It is essential to the success of your company's safety and health program that top management demonstrate not only an interest, but a long term serious commitment to protect every employee from injury and illness on the job. But, if you think you don't have that level of commitment, how do you get it? Real commitment doesn't just appear out of thin air. What is the secret?
Management commitment to safety will occur to the extent they clearly understand the positive benefits derived from the effort. Understanding the benefits will create a strong desire to improve the company's safety culture. Managers will invest serious time and money into effective safety management by developing what I call the "6-Ps": programs, policies>, written plans, processes, procedures, and practices. They will also display leadership through effective accountability and recognition of behaviors and results.
Employers are motivated to "do" safety (a behavior) for one or more of the following reasons:
To fulfill the legal imperative. At this level, the primary goal is to fulfill the obligation to comply with OSHA rules. To stay out of trouble. Do only what has to be done to meet minimum requirements. Safety is not a priority or value.
To fulfill the fiscal imperative. Employers who are motivated to do safety understand the financial benefits derived from effective application of safety systems. The primary reason for "doing safety" shifts to maximizing profits. The goal is to fulfill the obligation to stakeholders to operate the business in a fiscally prudent manner. The employer will do whatever needs to be done reactively and proactively to save on direct and indirect costs of accidents. The employer will likely go beyond minimum legal requirements if needed. Safety is most likely a high priority...However, it may be subject to rapid change when the going gets tough.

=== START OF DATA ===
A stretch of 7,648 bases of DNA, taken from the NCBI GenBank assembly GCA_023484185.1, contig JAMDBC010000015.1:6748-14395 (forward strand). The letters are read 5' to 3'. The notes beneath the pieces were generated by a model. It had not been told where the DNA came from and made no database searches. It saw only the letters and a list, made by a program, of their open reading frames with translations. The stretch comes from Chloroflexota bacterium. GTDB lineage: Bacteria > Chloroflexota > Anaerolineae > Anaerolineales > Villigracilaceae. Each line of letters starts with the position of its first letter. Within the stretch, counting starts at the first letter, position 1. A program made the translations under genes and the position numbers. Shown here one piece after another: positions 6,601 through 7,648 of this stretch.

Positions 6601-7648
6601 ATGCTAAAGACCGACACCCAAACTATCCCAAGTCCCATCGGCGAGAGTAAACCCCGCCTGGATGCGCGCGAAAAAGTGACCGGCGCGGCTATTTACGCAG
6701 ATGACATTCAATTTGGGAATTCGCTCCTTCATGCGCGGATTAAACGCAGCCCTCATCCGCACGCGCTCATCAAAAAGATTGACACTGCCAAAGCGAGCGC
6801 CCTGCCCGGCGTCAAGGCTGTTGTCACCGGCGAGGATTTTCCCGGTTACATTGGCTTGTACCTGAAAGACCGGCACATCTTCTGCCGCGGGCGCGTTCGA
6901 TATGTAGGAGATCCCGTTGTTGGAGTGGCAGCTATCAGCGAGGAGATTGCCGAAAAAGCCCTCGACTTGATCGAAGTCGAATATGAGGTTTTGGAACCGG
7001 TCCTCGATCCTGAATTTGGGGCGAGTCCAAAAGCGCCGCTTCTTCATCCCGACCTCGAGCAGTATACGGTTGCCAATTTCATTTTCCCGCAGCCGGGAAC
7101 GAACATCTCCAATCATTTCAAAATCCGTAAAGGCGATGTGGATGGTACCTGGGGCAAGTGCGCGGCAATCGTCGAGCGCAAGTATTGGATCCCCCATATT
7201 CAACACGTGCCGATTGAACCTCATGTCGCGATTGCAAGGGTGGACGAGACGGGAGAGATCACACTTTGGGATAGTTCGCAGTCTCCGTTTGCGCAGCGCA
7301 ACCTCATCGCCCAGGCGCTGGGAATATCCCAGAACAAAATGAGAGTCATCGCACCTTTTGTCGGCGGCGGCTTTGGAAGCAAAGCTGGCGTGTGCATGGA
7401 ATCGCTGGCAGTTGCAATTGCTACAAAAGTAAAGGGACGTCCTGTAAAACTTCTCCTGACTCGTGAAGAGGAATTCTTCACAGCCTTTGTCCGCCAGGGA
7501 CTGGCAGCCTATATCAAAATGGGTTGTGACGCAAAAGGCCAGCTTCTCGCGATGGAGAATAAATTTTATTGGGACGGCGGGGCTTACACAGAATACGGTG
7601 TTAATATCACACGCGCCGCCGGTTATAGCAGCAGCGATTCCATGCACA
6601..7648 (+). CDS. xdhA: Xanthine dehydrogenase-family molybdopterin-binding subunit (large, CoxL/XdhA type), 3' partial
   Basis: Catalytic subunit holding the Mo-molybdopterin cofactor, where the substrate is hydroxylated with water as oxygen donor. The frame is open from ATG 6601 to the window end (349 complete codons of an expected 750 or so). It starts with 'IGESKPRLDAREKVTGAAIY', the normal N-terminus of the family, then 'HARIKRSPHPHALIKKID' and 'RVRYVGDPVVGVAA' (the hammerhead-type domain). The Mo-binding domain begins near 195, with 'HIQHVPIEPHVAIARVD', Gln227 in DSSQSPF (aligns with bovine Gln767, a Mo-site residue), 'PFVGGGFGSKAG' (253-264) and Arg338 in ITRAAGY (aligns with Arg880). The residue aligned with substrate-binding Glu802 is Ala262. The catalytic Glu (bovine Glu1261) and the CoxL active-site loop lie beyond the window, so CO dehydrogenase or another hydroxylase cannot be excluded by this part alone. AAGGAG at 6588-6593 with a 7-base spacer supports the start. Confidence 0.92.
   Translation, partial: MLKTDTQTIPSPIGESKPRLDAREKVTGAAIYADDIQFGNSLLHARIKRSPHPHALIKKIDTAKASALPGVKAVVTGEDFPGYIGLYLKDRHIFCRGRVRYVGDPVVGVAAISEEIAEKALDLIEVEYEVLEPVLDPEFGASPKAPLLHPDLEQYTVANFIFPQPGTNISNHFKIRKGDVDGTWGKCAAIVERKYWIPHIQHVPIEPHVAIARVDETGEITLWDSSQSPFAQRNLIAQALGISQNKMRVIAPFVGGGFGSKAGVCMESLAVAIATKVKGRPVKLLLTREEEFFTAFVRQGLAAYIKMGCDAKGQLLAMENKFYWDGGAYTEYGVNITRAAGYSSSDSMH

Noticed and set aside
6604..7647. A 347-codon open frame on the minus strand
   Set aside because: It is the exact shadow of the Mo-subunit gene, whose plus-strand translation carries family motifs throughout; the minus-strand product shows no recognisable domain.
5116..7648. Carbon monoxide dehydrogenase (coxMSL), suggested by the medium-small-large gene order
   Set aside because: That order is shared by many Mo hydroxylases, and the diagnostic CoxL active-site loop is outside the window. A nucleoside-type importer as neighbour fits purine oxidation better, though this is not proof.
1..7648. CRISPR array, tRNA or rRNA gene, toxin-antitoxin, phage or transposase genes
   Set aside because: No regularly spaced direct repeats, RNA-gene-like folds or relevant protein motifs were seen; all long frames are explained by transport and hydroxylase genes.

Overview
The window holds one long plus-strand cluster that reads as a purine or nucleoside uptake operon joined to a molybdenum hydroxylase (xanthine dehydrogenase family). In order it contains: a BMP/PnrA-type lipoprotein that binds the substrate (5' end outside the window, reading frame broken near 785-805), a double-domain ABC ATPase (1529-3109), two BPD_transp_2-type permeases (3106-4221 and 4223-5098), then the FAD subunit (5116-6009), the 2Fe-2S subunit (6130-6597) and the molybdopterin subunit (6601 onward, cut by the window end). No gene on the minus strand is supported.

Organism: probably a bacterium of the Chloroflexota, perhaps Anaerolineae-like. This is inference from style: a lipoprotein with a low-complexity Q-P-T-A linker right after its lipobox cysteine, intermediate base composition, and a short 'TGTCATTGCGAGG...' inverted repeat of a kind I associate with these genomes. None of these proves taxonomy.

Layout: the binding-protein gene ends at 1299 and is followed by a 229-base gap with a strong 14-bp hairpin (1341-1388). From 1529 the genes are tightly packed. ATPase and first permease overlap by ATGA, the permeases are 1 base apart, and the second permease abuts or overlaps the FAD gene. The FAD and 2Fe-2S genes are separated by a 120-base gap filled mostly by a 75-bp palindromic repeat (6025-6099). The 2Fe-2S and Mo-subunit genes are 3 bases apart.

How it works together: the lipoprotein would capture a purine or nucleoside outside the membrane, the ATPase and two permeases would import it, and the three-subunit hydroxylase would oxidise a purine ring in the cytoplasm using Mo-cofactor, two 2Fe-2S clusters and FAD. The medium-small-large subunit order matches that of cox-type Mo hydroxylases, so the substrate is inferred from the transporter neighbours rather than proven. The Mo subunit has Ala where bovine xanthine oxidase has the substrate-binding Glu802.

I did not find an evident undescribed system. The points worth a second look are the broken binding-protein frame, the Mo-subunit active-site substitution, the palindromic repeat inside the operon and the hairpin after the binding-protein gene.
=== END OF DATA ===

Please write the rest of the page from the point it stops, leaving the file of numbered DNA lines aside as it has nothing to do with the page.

To fulfill the social imperative. Employers who, for whatever reason, have come to the realization that long-term corporate survival depends on more than maximizing short-term profits, will value and tap into the incredible creative potential of each employee, from janitor to president. Managers appreciate the inherent value of each employee, not just as a worker, but as a corporate "family" member. They also realize and value the roles their employees fulfill away from work, in the community, as mothers, fathers, coaches, helpers, etc. Employers strive to fulfill their obligation to each employee, local community, and general society to support and protect the welfare of all employees. Safety is perceived as a core corporate value that does not change when the going gets tough.
Source: Steve Geigle, OSHAcademy
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